aside his brushes he put on his hat and
went for a long walk along the shore
road. Three hours walk brought him
to the narow strip of sand stretching
towards Long Beach where he and tho
seagulls were the only llvii beings.
The beach was covered with all
kinds of flotsam thrown ashore by the
tide and left stranded by the receding
waves. Among all this Gerald's eyes
suddenly struck something that look
ed like ,an old bag half buried in the
sand. Mechanically he began to dig It
out and saw that it really was a heavy
oilcloth bag, tied tightly with stout
whipcord. He ripped it open with his
pocketknife and found Inside a belt
with a heavy brass buckle and with
a number of pockets. He opened one
of these and would hardly believe his
own eyes when he found it filled with
$5 gold pieces He quickly wrapped it
up in the oilcloth and started home
wards. It made a heavy bundle, but
he reached home without attracting
the attention of anybody. Walking
through the garden, he looked through
the big window and saw his wife sit
ting in the studio staring sadly into
the fire.
He went inside, hid his bundle in the
hall closet and opened the door of the
studio. His wife jumped up, the wor
ried expression disappearing from her
face, and she said cheerfully:
"I am so glad you came back, Gerald,
have you been looking for motives?"
"Yes. dear, and I hope I have found
something good," Gerald replied,
throwing himself into an easy chair
"I just want a cup of tea." he added, as
he filled his pipe, "then I will go down
to the bank and ask old Winters to
come and take dinner with us. I like
his company and maybe he can give
me some advice."
"Yes, I just thought of that myself,
but it is not very pleasant, is it, to
ialk of matters of this kind to stranj
"Well, we will have to make the best
of it," said Gerald, and laughed.
When Gerald, after tea, went to in
vite his guest, he said: "I wish you
him. and chased him away the sire
On The Tyranny of
Some Women
i of this hysterical type the more domi-
neering she will become.
No woman has a right to control
every hour of a man's time or to de
cide upon the nature of every inno
cent recreation he wishes to take.
No husband has a right to tyrannize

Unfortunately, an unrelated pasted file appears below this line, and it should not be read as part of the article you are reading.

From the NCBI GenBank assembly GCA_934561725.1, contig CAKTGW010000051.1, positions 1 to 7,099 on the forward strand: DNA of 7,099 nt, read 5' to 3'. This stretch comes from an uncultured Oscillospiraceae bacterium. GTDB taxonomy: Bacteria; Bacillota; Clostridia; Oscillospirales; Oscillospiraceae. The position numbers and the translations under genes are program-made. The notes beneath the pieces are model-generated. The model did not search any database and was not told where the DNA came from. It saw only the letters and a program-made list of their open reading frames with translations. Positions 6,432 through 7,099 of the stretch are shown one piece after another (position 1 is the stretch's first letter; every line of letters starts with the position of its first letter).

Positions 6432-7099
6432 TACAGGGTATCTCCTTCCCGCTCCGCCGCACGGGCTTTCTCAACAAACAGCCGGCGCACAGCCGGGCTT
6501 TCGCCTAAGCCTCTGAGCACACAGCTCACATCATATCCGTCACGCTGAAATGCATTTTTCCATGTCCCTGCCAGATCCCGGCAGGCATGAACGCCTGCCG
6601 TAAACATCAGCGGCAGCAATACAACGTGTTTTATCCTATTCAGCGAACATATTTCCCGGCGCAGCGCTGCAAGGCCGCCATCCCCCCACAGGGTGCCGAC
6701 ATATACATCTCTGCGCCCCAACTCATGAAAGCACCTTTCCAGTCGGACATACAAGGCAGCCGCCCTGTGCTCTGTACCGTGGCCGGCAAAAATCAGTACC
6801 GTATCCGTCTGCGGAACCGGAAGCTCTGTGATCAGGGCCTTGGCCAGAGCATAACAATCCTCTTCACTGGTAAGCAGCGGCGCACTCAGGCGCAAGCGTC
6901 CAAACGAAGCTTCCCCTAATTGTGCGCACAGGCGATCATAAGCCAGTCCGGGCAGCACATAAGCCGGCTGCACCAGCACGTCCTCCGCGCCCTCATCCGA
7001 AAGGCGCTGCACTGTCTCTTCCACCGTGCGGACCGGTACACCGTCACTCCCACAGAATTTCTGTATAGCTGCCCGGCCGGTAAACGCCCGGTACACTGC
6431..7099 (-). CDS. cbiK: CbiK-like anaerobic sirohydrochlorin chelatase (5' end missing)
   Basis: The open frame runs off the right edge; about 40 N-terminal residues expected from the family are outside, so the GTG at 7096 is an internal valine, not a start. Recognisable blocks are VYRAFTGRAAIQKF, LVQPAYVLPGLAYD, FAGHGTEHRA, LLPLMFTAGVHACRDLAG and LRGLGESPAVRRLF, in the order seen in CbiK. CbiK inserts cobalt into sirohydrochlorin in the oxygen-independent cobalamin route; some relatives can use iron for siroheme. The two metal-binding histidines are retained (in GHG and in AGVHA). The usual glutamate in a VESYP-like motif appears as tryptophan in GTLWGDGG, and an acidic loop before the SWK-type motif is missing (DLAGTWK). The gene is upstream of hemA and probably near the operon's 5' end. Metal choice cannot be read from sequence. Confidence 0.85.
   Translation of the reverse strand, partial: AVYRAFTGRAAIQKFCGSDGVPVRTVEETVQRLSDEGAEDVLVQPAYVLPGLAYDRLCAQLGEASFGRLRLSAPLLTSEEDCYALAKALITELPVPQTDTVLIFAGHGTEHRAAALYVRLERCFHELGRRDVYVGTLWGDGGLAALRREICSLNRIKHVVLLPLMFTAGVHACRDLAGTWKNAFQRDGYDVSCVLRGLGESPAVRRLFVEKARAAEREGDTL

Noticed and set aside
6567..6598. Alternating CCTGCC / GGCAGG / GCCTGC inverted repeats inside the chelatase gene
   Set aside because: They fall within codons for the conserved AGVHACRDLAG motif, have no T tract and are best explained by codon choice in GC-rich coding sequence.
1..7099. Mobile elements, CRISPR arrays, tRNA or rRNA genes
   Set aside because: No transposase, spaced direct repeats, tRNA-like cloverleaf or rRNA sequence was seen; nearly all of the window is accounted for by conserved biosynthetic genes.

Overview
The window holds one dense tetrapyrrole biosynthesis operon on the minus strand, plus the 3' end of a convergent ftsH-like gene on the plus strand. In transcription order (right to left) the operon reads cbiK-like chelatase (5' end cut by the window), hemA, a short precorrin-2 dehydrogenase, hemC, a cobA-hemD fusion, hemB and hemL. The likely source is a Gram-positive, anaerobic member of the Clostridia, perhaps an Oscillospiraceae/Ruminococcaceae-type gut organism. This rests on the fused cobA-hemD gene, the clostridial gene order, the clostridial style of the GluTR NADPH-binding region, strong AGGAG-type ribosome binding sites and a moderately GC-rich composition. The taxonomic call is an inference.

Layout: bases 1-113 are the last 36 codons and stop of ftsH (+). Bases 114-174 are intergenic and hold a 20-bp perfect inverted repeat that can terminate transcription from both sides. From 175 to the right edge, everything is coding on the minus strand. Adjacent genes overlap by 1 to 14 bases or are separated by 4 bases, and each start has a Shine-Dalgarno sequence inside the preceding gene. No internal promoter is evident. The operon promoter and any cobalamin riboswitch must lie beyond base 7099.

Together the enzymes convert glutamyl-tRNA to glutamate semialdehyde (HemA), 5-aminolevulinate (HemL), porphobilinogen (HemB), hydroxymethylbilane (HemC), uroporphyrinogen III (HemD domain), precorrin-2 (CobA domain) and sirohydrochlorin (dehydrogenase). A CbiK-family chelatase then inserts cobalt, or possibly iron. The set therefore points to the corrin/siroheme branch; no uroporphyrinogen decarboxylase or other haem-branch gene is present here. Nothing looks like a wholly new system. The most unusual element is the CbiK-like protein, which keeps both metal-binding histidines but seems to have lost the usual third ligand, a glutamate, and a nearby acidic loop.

over a wqman in these respects. Mar
riage does not invest either party with
a slave driver's authority.
There must be freedom in legitimate
and moral recreations: there must be
liberty in the use of leisure time, or
happiness will be smothered and love
die for want of fresh air.
No man on earth wants to be loved
in that way.
Selfishness Not Love.
The woman who can never find it in
her heart to leave a man alone occa
sionally to enjoy himself in his own
way and clings to him like a burr, soon
ceases to attract him, and begins to ir
ritate him? however charming she majr
Love is stifled in such an atmosphere.
It is selfishness, and a petty desire to
rule which actuates a wife or a hus
band who attempts to control the oth
er's time. No wife who really loved
would wish to deprive her husband of
an innocent amusement or recreation
in which she did not share.
No man of strong character would
permit her to do so. Copyright, 1910,
by the New York Evening Journal
Publishing company.
The Herald's
Daily Short Story
would ask Mary to get two bottles of
wine from S4, Beatrice. We will make
a very cozy evening of it." '
The dinner was a great success, al
though the two men had locked them
selves in the studio until the soup was
nearly cold.
"We will take tho enffep. anrl rlcrara
in the studio, Beatrice," said Gerald, I
"and we should like to have j-our com'
pany. Wewon't talk a,bit about busi
ness. We have a little examination
to make."
"I do not know what you mean, Ger
ald." "You will soon see, dear," he an
swered with a smile, and led the way
into the studio, where a cheerful fire
near the fire and on this were a num- la,t,on an? revfslon. distribution, trav
t - !. . i -., ..- I elincr and emergency expenses. The
uki in jSLJi-tiis fL ioifi fTniriK npanv rT 1
ranged in rows. There was also the
old oilcloth bag. and, in a cup, a lot of
diamonds, cut and uncut. There was
also a broken chianti bottle and a pa
per covered with writing taken from
the bottle. This evidently contained
the key of the mystery and, Beatrice
picked it up with trembling fingers,
while the two men looked at her.
"Read it aloud, dear," said Gerald,
and she began to read.
"January 4th, 1884."
"It Is starting to blow and the wreck
Is going to pieces plank by plank. I
am the only survivor of the crew of
the bark "Nina." The second mate
died this morning.
"Together with this letter I wrap up
.all my savings of 35 years. These
things are of no use to me now, but I
hope that If the belt is ever found it
may be by somebody in need of it. and
I leave it to the man whom fortune
favords. Goodbj'e to life and inay the
Lord have mercy on ni5r soul."
John Trelawney.
Beatrice laid down the paper and
stared at it. There was something very
solemn in the picture it unrolled to
her mental eye, but there was no doubt
that Gerald was entitled to keep this
strange inheritance from the sea.
Years Ago To-
From The Herald Of
Tbia Date 1S33.
Charles Murphy, a well known busi-'
ness man qf Marfa, is at the Pierson.
Dawson N. Tate is back in tho auld
country. He Is much missed in Y. M. C.
A. circles.
A. Krakauer and Edward Moye and
wife arrived last evening from San
Miss Etta Jones, of Montgomery,
Ala., is visiting with A P. Coles's fam
ily in this city.
Lawyer Foster spoke at the Y. M. C.
A. Sunday on the subject, "A Lesson
In Civics."
The mountains to the north are all
covered with snow and the sight is
very. Inspiring.
Dr. and Mrs. Lozer are now resi
dents of Las Cruces, where the doctor